When Claudie Arseneault saw our call for submissions for WARRIOR, she wanted to write about LGBTQIA characters who weren’t romantically involved. In her story Seida the Fairy-Troll, the main character is a lesbian and her best friend is aromantic and asexual.
Claudie Arseneault, author of Seida the Fairy-Troll
‘Their respective queerness isn’t important to the plot itself,’ Claudie says. ‘It’s more a case of LGBTQIA characters starring in their own stories.’
When we sat down to plan WARRIOR, we knew we didn’t want all the stories to focus on romance. In many people’s minds, being queer is still something entirely sexual rather than a small part of a larger identity, and this is often how queer characters are represented. But, as rare as it is to find non-romantic LGBTQIA characters in media, it’s far rarer to find characters who don’t feel romantic or sexual attraction at all. And this is exactly why they’re important, according to Claudie.
‘I really wish there had been any kind of asexual or aromantic representation during my youth. Mainstream storytelling taught me that only robots didn’t have desire and that only villains didn’t love. No wonder I found myself rooting for the bad guys so often! No one should have to go through their formative years thinking they’re broken or condemned to tragedy.’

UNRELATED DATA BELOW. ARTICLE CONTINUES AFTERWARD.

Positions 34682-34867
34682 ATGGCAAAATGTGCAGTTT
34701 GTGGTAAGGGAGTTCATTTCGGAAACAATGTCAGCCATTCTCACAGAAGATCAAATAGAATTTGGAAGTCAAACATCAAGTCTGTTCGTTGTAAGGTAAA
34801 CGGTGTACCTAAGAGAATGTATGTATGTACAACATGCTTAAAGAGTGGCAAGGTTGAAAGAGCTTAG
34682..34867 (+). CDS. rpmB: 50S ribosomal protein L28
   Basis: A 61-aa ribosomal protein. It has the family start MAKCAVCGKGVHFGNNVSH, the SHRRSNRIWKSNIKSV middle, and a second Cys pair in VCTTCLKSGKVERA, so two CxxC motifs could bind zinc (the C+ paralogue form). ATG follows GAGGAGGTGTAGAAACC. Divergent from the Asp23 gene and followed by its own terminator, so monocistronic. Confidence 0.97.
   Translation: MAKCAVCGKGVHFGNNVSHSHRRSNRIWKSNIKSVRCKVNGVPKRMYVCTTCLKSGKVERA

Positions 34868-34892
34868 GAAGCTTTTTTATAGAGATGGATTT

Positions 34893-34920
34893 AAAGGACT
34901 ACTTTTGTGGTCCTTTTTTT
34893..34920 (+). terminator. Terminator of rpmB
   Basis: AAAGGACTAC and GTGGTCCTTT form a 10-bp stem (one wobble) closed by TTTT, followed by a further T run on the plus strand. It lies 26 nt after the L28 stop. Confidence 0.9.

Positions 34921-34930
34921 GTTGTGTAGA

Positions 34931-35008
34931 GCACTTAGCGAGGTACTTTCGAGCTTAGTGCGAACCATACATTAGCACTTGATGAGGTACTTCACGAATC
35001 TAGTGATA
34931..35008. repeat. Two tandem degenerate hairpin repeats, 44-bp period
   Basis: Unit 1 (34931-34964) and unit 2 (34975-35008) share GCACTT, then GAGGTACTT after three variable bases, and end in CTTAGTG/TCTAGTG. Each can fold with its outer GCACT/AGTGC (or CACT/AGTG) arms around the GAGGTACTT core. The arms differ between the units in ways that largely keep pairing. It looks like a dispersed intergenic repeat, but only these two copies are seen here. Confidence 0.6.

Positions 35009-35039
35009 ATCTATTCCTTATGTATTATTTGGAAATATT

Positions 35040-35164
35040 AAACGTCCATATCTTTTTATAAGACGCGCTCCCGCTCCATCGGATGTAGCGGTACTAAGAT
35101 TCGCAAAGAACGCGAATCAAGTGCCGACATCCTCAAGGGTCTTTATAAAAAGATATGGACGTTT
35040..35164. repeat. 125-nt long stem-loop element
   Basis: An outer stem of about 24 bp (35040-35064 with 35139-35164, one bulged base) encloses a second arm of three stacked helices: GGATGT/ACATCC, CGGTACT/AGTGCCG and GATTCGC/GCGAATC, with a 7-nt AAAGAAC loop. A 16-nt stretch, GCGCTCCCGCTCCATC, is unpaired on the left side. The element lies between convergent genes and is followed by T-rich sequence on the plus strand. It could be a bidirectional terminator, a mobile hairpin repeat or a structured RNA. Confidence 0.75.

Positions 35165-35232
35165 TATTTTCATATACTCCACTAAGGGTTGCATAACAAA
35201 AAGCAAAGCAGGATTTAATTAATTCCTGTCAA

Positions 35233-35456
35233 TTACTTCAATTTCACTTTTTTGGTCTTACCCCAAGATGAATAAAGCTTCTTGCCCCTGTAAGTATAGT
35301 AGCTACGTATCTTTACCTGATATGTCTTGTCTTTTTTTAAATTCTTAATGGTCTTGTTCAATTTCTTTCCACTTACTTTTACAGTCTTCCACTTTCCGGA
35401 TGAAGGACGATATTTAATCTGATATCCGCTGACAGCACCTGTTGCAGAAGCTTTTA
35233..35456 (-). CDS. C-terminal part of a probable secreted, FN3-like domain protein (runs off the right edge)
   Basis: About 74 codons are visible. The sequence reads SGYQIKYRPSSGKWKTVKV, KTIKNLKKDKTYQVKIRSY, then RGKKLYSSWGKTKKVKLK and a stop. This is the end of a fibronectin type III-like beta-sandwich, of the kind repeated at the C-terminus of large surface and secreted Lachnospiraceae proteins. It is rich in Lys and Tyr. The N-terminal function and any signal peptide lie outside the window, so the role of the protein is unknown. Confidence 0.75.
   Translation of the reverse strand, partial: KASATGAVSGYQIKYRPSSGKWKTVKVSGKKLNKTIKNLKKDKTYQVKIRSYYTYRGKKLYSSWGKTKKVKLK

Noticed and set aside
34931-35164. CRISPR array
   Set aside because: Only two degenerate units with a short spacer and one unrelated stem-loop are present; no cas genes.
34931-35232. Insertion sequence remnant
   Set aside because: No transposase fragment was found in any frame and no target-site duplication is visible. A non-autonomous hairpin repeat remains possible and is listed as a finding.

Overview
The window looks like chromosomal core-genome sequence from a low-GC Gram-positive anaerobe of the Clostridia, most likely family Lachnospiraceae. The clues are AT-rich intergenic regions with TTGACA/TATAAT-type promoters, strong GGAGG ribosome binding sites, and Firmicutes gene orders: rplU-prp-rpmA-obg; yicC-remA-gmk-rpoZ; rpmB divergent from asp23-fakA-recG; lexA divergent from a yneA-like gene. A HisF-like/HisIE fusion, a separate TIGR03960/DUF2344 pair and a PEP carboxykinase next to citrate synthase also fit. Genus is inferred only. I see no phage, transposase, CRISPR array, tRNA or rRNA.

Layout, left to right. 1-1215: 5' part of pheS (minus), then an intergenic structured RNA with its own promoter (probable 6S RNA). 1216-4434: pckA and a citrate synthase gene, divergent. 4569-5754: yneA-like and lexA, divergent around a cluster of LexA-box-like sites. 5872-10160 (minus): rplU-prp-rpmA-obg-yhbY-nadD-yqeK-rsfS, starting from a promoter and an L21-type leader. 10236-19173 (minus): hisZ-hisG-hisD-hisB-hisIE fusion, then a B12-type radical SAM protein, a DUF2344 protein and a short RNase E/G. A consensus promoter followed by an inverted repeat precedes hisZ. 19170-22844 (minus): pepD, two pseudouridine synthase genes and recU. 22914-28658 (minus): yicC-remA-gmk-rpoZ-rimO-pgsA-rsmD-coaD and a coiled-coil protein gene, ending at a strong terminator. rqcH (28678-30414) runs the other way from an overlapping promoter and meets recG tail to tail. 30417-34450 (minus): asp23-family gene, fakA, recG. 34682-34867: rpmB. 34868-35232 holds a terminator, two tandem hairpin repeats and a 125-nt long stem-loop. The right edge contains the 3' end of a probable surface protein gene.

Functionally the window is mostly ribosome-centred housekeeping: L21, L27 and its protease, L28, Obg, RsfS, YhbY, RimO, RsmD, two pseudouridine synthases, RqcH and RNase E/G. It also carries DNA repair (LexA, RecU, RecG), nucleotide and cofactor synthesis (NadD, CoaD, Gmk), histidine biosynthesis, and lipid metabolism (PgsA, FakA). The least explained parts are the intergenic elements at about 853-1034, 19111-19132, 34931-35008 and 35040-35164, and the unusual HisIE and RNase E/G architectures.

If Claudie could go back in time and give her 15-year-old self the perfect short story, she says it would have to be a tale featuring an ‘aromantic, asexual science girl who solves mysteries based on Québec’s folklore with her winged cat companion’. Besides this sounding like an awesome story, Claudie says a clear aromantic and asexual protagonist could have saved her ‘some serious sads’.
“Fairies are meant to fly—to zip around, looping and twisting, buzz-buzz, look at my pretty shimmering wings, or something.” – Seida the Fairy-Troll by Claudie Arseneault
She was attracted to the WARRIOR project because it looked fun: ‘I loved how the call allowed a wide range of stories. I’m a novel-writer by nature, but calls like these are enough to make me set aside the longer form and enjoy myself with shorts.
‘I love being in projects with other writers and editors,’ she adds. ‘Being edited by a skilled editor is always such a joy. You learn a lot from it.’
In addition to writing novels like her post-apocalyptic Viral Airwaves, Claudie is passionate about squids and all other cephalopods, and is a freelance editor. Last year, she edited an anthology of dragon-filled solarpunk short stories with writer and friend Brenda J Pierson. And we are really lucky, because Claudie has offered her editorial skills to you through our Kickstarter!
For the £50 “Warrior of the mighty pen” perk, Claudie will help you with your sci-fi/fantasy short story! In addition to her feedback and guidance, you will receive the WARRIOR anthology as an ebook – for inspiration purposes.
WARRIOR, a collection of LGBTQIA short stories
If you want to support WARRIOR and read Claudie Arseneault’s story, check out our Kickstarter campaign.
You can read more about Claudie on her website, check out her novels on Goodreads and connect with her on Twitter.